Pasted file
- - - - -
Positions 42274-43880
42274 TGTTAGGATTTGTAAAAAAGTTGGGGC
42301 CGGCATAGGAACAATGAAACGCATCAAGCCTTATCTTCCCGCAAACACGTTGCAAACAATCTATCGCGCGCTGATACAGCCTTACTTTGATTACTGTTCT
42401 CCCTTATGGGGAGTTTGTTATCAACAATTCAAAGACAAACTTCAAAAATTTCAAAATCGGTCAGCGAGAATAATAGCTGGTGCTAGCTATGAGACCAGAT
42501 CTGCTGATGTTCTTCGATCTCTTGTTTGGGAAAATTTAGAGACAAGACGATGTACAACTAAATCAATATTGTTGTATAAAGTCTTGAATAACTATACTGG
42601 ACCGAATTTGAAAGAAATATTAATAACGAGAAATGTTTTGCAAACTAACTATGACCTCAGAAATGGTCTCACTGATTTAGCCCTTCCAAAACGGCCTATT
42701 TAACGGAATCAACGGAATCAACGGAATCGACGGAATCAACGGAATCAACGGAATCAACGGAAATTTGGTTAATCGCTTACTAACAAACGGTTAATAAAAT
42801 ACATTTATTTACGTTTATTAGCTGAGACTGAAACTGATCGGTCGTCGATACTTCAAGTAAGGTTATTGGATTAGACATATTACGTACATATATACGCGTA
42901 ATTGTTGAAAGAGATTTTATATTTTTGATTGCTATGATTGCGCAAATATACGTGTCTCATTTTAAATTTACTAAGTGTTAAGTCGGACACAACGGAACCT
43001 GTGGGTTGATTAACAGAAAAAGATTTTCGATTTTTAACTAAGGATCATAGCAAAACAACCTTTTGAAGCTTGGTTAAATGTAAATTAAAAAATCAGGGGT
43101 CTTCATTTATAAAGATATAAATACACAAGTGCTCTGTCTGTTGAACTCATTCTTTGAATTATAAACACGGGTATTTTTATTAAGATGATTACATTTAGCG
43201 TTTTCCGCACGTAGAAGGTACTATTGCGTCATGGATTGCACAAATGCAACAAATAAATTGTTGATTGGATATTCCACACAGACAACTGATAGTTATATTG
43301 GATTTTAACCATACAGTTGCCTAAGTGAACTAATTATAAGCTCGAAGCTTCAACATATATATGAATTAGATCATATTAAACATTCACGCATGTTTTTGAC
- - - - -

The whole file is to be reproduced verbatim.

Positions 42274-43880
42274 TGTTAGGATTTGTAAAAAAGTTGGGGC
42301 CGGCATAGGAACAATGAAACGCATCAAGCCTTATCTTCCCGCAAACACGTTGCAAACAATCTATCGCGCGCTGATACAGCCTTACTTTGATTACTGTTCT
42401 CCCTTATGGGGAGTTTGTTATCAACAATTCAAAGACAAACTTCAAAAATTTCAAAATCGGTCAGCGAGAATAATAGCTGGTGCTAGCTATGAGACCAGAT
42501 CTGCTGATGTTCTTCGATCTCTTGTTTGGGAAAATTTAGAGACAAGACGATGTACAACTAAATCAATATTGTTGTATAAAGTCTTGAATAACTATACTGG
42601 ACCGAATTTGAAAGAAATATTAATAACGAGAAATGTTTTGCAAACTAACTATGACCTCAGAAATGGTCTCACTGATTTAGCCCTTCCAAAACGGCCTATT
42701 TAACGGAATCAACGGAATCAACGGAATCGACGGAATCAACGGAATCAACGGAATCAACGGAAATTTGGTTAATCGCTTACTAACAAACGGTTAATAAAAT
42801 ACATTTATTTACGTTTATTAGCTGAGACTGAAACTGATCGGTCGTCGATACTTCAAGTAAGGTTATTGGATTAGACATATTACGTACATATATACGCGTA
42901 ATTGTTGAAAGAGATTTTATATTTTTGATTGCTATGATTGCGCAAATATACGTGTCTCATTTTAAATTTACTAAGTGTTAAGTCGGACACAACGGAACCT
43001 GTGGGTTGATTAACAGAAAAAGATTTTCGATTTTTAACTAAGGATCATAGCAAAACAACCTTTTGAAGCTTGGTTAAATGTAAATTAAAAAATCAGGGGT
43101 CTTCATTTATAAAGATATAAATACACAAGTGCTCTGTCTGTTGAACTCATTCTTTGAATTATAAACACGGGTATTTTTATTAAGATGATTACATTTAGCG
43201 TTTTCCGCACGTAGAAGGTACTATTGCGTCATGGATTGCACAAATGCAACAAATAAATTGTTGATTGGATATTCCACACAGACAACTGATAGTTATATTG
43301 GATTTTAACCATACAGTTGCCTAAGTGAACTAATTATAAGCTCGAAGCTTCAACATATATATGAATTAGATCATATTAAACATTCACGCATGTTTTTGAC